The quintessential role for him thus far has in fact been on the small screen with his role as Adam Sackler in the series Girls. His role is the boyfriend of the lead character, but it has been celebrated critically and he has received three Emmy nominations for his efforts.

Elsewhere, he had a cameo of note in Lincoln (Steven Spielberg, 2012) as Samuel Beckwith, a brief appearance in another Baumbach film Frances Ha (2013) and recently starred in the lead role in indie film Hungry Hearts (Saverio Costanzo, 2015). There’s plenty to choose from and it won’t be difficult to get up to speed with his work.

ANDY SERKIS AS SUPREME LEADER SNOKE
Essential viewing: The Lord of the Rings, King Kong, Rise of the Planet of the Apes

Welcome to the Serkis

Welcome to the Serkis

If Kylo Ren is a bit mysterious, then Supreme Leader Snoke is a stealth ninja, The Third Man of Star Wars villains. Who knows what he’ll look like? Probably quite a few people by now but they’re all tight-lipped. Let’s say he’s somewhere between a small green goblin creature, a 25 ft. tall colossal gorilla, a seafaring merchant marine captain and solid sound.

What we do know is that Andy Serkis has been involved in a lot of motion capture in his time, receiving many awards and accolades for his efforts. It’s fairly easy to pick a handful of films to get you started, so much so they’re hardly worth mentioning. If you haven’t seen him as Gollum in the Lord of the Rings Trilogy (Peter Jackson, 2001-2003) then stop reading this and immediately go and watch them. All three. Extended versions if possible. After this he put in a criminally underrated performance as the titular King Kong (Peter Jackson, 2005). He also starred as Caesar in Rise of the Planet of the Apes (Rupert Wyatt, 2011) and Dawn of the Planet of the Apes (Matt Reeves, 2014). There are six huge films there, a great weekend to be had by any fan of cinema. The reason he works so well in motion-capture roles is his level of acting and the way that translates to the big screen. One thing’s for certain – Snoke will be a dynamic character with a believable drive.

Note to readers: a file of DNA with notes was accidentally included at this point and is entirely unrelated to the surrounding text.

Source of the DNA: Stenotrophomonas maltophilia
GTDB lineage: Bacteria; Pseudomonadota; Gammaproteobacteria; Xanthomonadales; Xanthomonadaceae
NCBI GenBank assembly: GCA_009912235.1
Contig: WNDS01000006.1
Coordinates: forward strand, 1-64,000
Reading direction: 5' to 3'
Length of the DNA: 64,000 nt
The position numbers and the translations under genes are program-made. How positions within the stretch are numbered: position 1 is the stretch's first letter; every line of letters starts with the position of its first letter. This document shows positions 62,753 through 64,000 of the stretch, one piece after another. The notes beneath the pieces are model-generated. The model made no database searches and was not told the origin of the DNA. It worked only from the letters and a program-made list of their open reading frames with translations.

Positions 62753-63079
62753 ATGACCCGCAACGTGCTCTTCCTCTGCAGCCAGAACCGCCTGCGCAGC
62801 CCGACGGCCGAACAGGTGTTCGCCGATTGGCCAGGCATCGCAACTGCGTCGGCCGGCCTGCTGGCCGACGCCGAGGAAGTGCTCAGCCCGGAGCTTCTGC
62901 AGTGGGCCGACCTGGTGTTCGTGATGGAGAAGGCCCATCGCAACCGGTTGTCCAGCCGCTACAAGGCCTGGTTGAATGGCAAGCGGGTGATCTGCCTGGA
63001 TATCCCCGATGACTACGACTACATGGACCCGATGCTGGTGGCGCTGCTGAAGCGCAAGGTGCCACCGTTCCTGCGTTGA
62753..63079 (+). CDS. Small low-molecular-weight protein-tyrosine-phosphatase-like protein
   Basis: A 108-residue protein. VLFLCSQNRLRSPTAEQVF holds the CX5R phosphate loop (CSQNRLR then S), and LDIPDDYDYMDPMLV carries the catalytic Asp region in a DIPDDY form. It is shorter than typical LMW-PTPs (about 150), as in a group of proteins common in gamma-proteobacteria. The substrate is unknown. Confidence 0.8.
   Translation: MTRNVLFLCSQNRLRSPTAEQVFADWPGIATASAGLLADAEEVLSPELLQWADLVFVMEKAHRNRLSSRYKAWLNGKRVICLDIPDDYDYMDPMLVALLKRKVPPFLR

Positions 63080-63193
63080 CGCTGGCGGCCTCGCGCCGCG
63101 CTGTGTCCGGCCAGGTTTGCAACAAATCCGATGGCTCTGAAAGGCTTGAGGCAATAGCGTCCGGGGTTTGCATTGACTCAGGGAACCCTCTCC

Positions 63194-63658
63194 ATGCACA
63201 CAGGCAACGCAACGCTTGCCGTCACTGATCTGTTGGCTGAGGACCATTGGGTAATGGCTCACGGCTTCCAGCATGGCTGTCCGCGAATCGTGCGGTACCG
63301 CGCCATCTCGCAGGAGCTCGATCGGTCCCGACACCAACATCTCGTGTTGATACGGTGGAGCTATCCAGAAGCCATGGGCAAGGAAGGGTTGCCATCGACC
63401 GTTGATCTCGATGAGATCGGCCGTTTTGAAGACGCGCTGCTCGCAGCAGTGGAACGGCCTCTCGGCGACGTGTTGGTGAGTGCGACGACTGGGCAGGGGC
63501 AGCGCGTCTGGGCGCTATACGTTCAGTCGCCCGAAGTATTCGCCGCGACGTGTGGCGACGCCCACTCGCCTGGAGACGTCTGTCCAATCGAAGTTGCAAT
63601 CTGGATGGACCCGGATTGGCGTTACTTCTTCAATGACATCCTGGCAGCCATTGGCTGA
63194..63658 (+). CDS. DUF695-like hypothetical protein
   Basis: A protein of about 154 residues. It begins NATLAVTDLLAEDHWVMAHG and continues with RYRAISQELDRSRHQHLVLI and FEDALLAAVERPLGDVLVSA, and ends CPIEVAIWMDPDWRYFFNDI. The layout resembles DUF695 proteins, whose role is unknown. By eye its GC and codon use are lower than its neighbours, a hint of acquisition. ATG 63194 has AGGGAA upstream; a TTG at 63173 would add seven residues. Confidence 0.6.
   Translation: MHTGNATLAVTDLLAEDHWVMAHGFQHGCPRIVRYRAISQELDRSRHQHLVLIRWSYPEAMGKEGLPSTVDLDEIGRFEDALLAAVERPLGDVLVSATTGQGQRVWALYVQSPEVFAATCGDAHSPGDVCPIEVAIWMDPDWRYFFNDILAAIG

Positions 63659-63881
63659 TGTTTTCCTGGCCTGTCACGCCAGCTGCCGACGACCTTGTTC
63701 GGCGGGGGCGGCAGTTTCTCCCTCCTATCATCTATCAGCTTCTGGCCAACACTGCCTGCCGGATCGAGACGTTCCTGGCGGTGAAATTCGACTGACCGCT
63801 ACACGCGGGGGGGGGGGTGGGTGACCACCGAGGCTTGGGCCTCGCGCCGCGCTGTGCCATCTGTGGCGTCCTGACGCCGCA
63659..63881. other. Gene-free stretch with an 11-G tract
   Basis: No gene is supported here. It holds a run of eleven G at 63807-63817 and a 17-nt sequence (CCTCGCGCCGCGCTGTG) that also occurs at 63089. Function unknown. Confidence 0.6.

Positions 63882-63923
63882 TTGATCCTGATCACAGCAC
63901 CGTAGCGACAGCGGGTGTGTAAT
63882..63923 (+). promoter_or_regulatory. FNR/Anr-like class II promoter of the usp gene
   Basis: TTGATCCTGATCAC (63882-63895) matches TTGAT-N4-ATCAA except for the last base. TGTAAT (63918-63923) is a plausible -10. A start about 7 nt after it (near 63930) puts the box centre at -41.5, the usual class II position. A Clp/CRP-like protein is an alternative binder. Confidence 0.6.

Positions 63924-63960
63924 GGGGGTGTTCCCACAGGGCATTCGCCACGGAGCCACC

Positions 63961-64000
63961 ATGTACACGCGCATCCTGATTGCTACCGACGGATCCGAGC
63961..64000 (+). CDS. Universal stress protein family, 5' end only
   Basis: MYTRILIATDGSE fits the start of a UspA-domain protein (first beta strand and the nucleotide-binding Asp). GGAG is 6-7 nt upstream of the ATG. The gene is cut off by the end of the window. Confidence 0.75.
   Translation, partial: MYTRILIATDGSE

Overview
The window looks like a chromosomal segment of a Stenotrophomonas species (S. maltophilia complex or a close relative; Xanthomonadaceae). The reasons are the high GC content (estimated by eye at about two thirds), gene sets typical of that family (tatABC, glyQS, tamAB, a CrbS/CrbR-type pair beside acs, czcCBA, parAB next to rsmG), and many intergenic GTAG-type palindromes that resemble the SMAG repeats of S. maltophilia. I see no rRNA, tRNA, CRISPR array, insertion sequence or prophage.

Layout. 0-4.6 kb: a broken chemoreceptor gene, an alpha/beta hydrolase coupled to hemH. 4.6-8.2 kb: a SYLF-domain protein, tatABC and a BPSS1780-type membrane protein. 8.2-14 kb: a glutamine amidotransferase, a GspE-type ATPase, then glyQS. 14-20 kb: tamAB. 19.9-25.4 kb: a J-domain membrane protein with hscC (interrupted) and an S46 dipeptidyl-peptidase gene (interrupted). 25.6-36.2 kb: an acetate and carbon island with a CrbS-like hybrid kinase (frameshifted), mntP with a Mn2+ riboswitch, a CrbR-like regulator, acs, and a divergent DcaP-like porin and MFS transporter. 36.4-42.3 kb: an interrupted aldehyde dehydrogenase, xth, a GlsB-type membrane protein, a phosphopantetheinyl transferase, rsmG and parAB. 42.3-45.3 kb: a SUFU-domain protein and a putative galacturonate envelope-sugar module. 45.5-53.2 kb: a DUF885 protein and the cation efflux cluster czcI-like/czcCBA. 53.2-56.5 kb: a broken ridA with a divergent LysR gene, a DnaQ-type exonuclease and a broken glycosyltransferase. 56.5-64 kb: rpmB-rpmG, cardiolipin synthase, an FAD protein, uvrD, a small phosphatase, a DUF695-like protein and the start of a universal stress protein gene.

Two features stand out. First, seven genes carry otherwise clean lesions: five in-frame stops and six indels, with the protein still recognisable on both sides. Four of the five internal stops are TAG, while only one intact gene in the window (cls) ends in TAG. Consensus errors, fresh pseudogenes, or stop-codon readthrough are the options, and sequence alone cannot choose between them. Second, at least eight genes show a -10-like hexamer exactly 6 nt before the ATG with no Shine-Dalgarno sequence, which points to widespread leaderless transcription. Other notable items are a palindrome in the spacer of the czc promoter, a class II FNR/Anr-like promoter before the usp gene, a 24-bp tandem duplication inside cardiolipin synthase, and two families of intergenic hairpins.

If you ever get to see the episode of Pie in the Sky titled “Passion Fruit Fool”, you will see the origins of a great actor in a completely throwaway role. Actually don’t. It’s awful.

DOMHNALL GLEESON AS GENERAL HUX
Essential viewing: Ex Machina, Black Mirror: Be Right Back

He must be evil. He has a British accent.

He must be evil. He has a British accent.

Little is known about General Hux at this stage. He’s not really featured much in the trailers and none of the merchandise has featured him prominently. What we do know is that he’s part of the Dark Side, a senior figure in the newly formed First Order – an organisation build from the embers of the downfall of the Empire in Return of the Jedi.

Whilst Gleeson might remain a bit of an unknown to the wider public outside his appearances in the two Harry Potter and the Deathly Hallows films (David Yates, 2010 and 2011) as Bill Weasley, he has actually been in a plethora of excellent films since then.

The pick of the bunch is going to be the afore-mentioned Ex Machina (Alex Garland, 2015). It’s a no-brainer as you get to see excellent performances from both Gleeson and Oscar Isaac. Frank (Lenny Abrahamson, 2014) is worth watching, despite its pitfalls as a way of ruining the legacy of a well-regarded British entertainer. British romantic comedy About Time (Richard Curtis, 2013) is one to avoid. The Black Mirror episode Be Right Back (Charlie Brooker, 2013) is a short slice of ingeniously dark satirical comedy and a great way to spend an evening.